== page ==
Posts Tagged ‘Kurt Vonnegut’

Hear ye! Hear ye! Kindness is Contagious!

December 19, 2015

Kurt Vonnegut, POW in Dresden before, during and after US bombs destroyed it, returned from WWII to spend the rest of his life urging us to be kind.

Arthur Clarke, inventor and author of 2001: A Space Odyssey, said on his 90th birthday, “I have great faith in optimism as a guiding principle. I hope we have learned something from the most barbaric century in existence (20th). I would like us to overcome our tribal inhibitions and begin to think and act as if we are one family.”

Our tribes, our religions, all developed rules and regulations aimed at seeing to it that people got along as the groups survived and grew in their own locales. Now, as our tribes and religious preferences intermingle in travel through sophisticated transportation systems, shared art, science, music and electronics, the reality is that our groups, tribes, religions, and countries are now One Multi-Talented Family. This extended family needs to learn how to get along together for our mutual benefit.

Winter solstice gives us the opportunity to reset our sites and begin to think and act as the Family of Humans on Earth. How do we need to behave with each other to thrive and grow as a family? Our health depends on our ability to be kind.

Here’s what researchers are saying about the benefits of random acts of kindness: such acts make us feel good, reduce stress, make us live longer, and tame the “selfing” regions of the brain lost in thoughts of past and future instead of staying in the Now. Being kind gives us healthier hearts by releasing oxytocin which releases nitric oxide to dilate our blood vessels, makes for better relationships by releasing endorphins, the spirit boosters, and serotonins that give us the feeling of satisfaction and well-being. And, best of all: kindness is contagious.

Dacher Keltner, Dir., Social Interaction Lab at UCBerkeley, has a book out: Born To Be Good: The science of a meaningful life. Keltner says that our species has remarkable tendencies toward kindness, play, generosity, reverence and self sacrifice- all vital to the task of evolution – survival, gene replication, and smooth functioning groups. He notes that Charles Darwin also studied compassion and found that the most compassionate human societies fared better.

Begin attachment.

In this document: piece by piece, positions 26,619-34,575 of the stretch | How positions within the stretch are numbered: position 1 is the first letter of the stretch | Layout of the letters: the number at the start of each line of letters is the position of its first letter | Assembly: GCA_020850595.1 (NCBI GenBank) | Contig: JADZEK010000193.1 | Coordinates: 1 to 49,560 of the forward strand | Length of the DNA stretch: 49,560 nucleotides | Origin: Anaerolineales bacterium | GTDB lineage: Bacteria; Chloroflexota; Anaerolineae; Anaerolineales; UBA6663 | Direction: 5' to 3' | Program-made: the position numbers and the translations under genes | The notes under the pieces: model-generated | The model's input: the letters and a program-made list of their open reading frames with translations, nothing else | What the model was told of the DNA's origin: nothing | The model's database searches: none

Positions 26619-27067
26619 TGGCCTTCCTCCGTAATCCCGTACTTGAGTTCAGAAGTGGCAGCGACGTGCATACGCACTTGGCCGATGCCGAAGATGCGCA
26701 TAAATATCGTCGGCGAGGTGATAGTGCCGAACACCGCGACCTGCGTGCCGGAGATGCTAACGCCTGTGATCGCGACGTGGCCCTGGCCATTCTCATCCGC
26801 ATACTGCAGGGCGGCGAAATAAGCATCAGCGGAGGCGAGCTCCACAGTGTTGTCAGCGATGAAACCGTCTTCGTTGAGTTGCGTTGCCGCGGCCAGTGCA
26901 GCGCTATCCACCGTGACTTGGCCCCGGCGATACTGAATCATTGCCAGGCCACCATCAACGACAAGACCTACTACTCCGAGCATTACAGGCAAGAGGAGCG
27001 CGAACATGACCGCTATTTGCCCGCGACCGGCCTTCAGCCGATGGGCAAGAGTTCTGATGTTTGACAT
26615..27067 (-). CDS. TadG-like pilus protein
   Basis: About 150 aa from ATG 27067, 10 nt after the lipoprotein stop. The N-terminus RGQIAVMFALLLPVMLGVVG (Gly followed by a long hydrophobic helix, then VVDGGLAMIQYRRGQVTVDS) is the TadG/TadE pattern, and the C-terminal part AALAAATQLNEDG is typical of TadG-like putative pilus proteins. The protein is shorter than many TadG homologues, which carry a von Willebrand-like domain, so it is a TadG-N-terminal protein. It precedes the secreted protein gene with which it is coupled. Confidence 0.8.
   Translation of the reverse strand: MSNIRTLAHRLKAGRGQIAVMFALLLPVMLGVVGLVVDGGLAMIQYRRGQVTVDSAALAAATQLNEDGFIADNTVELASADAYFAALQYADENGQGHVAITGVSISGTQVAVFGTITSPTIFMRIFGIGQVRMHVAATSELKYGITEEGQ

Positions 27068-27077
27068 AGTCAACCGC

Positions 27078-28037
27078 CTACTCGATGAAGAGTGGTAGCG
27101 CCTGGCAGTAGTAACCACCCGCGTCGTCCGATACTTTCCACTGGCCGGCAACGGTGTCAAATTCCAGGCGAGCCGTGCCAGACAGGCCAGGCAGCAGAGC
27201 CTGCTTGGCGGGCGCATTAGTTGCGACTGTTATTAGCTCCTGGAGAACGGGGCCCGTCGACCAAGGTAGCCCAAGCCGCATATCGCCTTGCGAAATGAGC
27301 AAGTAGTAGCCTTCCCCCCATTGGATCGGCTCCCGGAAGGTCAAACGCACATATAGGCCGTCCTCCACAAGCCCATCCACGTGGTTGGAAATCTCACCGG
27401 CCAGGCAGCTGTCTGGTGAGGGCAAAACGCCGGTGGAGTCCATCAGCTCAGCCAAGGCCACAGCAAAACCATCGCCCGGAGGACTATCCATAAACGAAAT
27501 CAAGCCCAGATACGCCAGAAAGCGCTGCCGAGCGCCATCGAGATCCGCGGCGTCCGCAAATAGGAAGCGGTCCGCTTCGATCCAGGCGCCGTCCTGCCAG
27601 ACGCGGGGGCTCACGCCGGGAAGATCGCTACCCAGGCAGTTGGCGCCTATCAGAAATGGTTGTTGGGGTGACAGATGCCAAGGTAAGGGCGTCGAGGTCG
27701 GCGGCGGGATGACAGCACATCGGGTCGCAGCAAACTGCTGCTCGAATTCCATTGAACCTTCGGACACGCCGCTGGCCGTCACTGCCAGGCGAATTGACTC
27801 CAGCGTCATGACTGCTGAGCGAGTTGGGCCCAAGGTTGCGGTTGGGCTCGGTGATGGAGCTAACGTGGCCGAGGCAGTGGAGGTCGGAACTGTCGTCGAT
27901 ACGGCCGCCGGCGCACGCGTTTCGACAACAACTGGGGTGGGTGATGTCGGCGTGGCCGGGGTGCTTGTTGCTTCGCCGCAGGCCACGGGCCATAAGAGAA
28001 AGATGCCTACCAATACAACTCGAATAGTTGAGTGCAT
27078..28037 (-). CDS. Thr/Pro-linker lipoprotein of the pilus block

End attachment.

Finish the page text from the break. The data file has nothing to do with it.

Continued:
So, here’s to the coming light! May we use it to remind ourselves to be kind and spread the condition everywhere!


Who is included in ‘Each Other’?

September 4, 2014

In our quest to keep each other well, who is included in ‘each other’? Is it our family, our friends, people in our state or country, or people anywhere in the world?

Stunned by the display of US Apartheid this week and US support of previously labeled thugs intent on continuing the Palestinian holocaust and destruction elsewhere, every act of mine made me question. How many ‘other’ people in the world can turn on a spigot and wash up or take a shower every morning, how many have safe water to drink, how many have a safe home to sleep in, how many have enough nourishing food to eat, how many have a beautifully cared for land to live in?

I needed a day in the mountains to hopefully figure out whatever my responsibility is to this quest to keep each other well.

I drove up through Franconia Notch through mountains waking up, then continued on to Crawford Notch for a day’s loop hike up Frankenstein Cliffs and around to Arethusa Falls. The cliffs were named for Godfrey Frankenstein, a pre-Civil War artist whose paintings inspired so many people to visit the White Mountains. My destination was Arethusa Falls, the 200’ waterfall, highest in NH. My hike was over beautifully groomed trails, alongside, up and over the cliffs to the falls, thanks to our State Park System Trail Crews, and freely accessible to all ‘others’.

Questions continued. How many people can enjoy sitting next to a little waterfall to have lunch, much less such a magnificent one? ‘Others’ were there at Arethusa Falls from NY, GB, China, Poland, as well as NH. We were bound by our exhilaration as the hike pumped us up to share with each other the wonder of this place.

Clearly, our health and happiness depend on knowing that others are also happy and healthy. When we hear of a friend’s illness, we immediately try to think of ways we can help them to be better or to ease discomfort, and as they become well or more comfortable, we feel better and more comfortable. It is not surprising that the unrest many of us experience right now is a direct response to the plight of others.

Kurt Vonnegut, beloved American who survived the bombing of Dresden as a POW there, spent the rest of his life restating the message he thought most important to us: “You’ve Got To Be Kind!” There are no ‘others’. We are all ‘each other’.